Nathan Laws loves football. More specifically, he loves his Wentzville Wildcats. He started playing in fourth grade and continued through the sixth grade. When asked by KSDK TV in St. Louis why he loves the game so much, Nathan, now 13, gave a befitting response: “Well, you get to hit people.”

Nathan’s playing career came to an abrupt end when he was diagnosed with mitochondrial disease at age 11. “He wasn’t eating well and he was having seizures, and we just couldn’t figure out what it was,” Nathan’s mom, Keli Stone said. Mitochondrial disease affects patients on a cellular level and causes muscle weakness, pain, and often organ failure. Nathan eventually became too weak to attend school, so football was definitely off the table.

Without football, some of the best parts of Nathan’s childhood were slipping away and Keli began to worry. “He started to get down,” she said. “It was the first time we ever saw Nathan get down. Nothing was working.” Nathan’s spirit was breaking and no one seemed to know what to do.

Enter James Hawkins – the Wentzville Wildcats head coach. Hawkins needed an assistant coach and offered the position to Nathan. Keli remarked, “I saw Nathan smile for the first time in a long time.”

With that, Nathan became the youngest assistant coach in Gateway Football League history. Make no mistake – Nathan is not just an honorary coach. Hawkins gave him real responsibilities. Nathan breaks down game film and suggests plays – just as any other assistant coach would.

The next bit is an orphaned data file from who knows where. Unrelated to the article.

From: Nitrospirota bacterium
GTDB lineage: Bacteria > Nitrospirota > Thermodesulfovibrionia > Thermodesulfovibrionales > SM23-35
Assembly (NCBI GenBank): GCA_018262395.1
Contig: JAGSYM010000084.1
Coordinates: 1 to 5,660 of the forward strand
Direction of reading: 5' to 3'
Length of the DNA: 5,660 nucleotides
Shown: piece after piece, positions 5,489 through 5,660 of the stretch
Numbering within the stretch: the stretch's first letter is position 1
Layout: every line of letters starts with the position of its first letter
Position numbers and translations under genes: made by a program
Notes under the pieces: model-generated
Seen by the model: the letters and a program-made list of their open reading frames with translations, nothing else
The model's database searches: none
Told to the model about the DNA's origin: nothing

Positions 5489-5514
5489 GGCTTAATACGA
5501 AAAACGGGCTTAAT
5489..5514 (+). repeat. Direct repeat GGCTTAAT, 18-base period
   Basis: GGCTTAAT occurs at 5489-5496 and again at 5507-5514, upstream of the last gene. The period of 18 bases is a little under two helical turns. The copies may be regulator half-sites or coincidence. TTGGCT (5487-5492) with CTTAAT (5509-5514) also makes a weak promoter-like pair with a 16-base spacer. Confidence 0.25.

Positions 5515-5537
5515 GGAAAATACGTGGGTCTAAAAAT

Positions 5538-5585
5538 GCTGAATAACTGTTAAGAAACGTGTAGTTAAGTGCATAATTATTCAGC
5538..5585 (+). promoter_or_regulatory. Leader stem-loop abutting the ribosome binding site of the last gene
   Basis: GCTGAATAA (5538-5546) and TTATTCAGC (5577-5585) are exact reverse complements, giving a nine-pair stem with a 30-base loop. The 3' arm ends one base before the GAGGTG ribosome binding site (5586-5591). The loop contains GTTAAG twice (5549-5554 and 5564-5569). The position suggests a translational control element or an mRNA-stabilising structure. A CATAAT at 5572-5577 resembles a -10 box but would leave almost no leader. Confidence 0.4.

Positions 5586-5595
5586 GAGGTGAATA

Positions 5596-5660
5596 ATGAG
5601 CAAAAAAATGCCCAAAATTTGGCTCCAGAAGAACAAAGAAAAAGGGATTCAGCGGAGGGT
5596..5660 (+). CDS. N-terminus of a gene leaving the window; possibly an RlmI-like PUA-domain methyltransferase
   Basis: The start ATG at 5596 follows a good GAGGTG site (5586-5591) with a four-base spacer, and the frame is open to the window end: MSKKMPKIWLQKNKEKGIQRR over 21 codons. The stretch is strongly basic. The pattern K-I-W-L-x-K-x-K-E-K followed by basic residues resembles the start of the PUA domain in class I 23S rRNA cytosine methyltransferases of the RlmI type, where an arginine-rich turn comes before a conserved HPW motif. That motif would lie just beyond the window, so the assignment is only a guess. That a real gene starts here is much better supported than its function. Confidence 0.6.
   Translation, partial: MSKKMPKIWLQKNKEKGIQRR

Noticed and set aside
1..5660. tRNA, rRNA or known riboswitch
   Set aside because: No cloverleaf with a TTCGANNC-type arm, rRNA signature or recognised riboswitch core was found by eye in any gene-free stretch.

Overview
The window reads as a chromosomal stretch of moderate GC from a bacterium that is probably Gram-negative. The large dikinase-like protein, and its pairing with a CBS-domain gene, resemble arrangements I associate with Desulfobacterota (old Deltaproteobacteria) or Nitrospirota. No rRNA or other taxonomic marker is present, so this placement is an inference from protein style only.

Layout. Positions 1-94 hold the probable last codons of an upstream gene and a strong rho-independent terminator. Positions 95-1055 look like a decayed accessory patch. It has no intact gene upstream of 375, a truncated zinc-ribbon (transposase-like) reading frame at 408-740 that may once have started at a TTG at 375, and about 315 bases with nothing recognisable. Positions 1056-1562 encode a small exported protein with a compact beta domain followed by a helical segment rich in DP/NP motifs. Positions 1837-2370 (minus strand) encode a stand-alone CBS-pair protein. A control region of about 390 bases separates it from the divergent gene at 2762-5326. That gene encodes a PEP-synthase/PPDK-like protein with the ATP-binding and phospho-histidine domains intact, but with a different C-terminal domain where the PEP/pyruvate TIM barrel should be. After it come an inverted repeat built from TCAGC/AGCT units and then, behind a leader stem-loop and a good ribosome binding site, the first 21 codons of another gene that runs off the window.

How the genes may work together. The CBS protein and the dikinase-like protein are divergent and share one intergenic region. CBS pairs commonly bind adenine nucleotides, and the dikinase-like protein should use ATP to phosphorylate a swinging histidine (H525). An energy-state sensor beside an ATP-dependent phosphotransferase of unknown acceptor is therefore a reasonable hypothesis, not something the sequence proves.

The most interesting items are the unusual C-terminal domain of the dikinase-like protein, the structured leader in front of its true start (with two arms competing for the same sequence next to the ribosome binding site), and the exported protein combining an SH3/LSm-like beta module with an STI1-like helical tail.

The players know him as “coach” and are very complimentary and appreciative of his skills as a motivator. “He’s very strong. He’s very encouraging,” running back Dominic Sharp told KSDK. Wide receiver Creighton Ervin added, “Like if we mess up or something, he still says ‘nice try.’”

Nathan’s positive impact on the team is evident to Hawkins. At halftime of a recent game, the Wildcats retired Nathan’s # 19 as a gesture of gratitude. Not only did the Wildcats and their families attend, but the entire Gateway Football League came as a show of support. Hawkins held back tears as he explained what Nathan was going through and how he has handled his illness.

“Yet you never hear a single complaint from him and we never have,” Hawkins said. “That’s what inspires me.” Hawkins thought retiring Nathan’s number was a nice way of saying thank you, but Keli said she is the one who’s grateful. “Someone gave him value and gave him worth.  And gave him something to fight for.”

Coach Hawkins overlooked what Nathan could not do and focused on the gifts Nathan had that could make the team better. And by looking at Nathan as a person who has value, Hawkins not only made Nathan feel better, he made Nathan better – period.